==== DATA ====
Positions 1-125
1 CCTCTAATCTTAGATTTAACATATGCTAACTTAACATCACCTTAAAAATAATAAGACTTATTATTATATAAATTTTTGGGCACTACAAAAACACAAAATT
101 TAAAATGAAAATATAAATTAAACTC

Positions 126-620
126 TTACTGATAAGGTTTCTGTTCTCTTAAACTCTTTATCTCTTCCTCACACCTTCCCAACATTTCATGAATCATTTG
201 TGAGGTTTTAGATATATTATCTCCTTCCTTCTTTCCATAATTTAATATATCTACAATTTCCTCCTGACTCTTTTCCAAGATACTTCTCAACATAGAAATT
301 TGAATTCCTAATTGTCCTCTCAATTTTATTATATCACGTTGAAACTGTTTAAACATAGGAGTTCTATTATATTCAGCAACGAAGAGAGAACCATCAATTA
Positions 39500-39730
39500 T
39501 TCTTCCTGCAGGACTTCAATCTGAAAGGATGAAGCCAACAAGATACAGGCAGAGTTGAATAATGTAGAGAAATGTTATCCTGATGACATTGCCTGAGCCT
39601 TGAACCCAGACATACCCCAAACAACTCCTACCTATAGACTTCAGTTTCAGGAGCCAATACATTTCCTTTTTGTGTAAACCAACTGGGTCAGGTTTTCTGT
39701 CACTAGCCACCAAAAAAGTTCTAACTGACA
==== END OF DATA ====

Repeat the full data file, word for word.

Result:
Positions 1-125
1 CCTCTAATCTTAGATTTAACATATGCTAACTTAACATCACCTTAAAAATAATAAGACTTATTATTATATAAATTTTTGGGCACTACAAAAACACAAAATT
101 TAAAATGAAAATATAAATTAAACTC

Positions 126-620
126 TTACTGATAAGGTTTCTGTTCTCTTAAACTCTTTATCTCTTCCTCACACCTTCCCAACATTTCATGAATCATTTG
201 TGAGGTTTTAGATATATTATCTCCTTCCTTCTTTCCATAATTTAATATATCTACAATTTCCTCCTGACTCTTTTCCAAGATACTTCTCAACATAGAAATT
301 TGAATTCCTAATTGTCCTCTCAATTTTATTATATCACGTTGAAACTGTTTAAACATAGGAGTTCTATTATATTCAGCAACGAAGAGAGAACCATCAATTA
Positions 39500-39730
39500 T
39501 TCTTCCTGCAGGACTTCAATCTGAAAGGATGAAGCCAACAAGATACAGGCAGAGTTGAATAATGTAGAGAAATGTTATCCTGATGACATTGCCTGAGCCT
39601 TGAACCCAGACATACCCCAAACAACTCCTACCTATAGACTTCAGTTTCAGGAGCCAATACATTTCCTTTTTGTGTAAACCAACTGGGTCAGGTTTTCTGT
39701 CACTAGCCACCAAAAAAGTTCTAACTGACA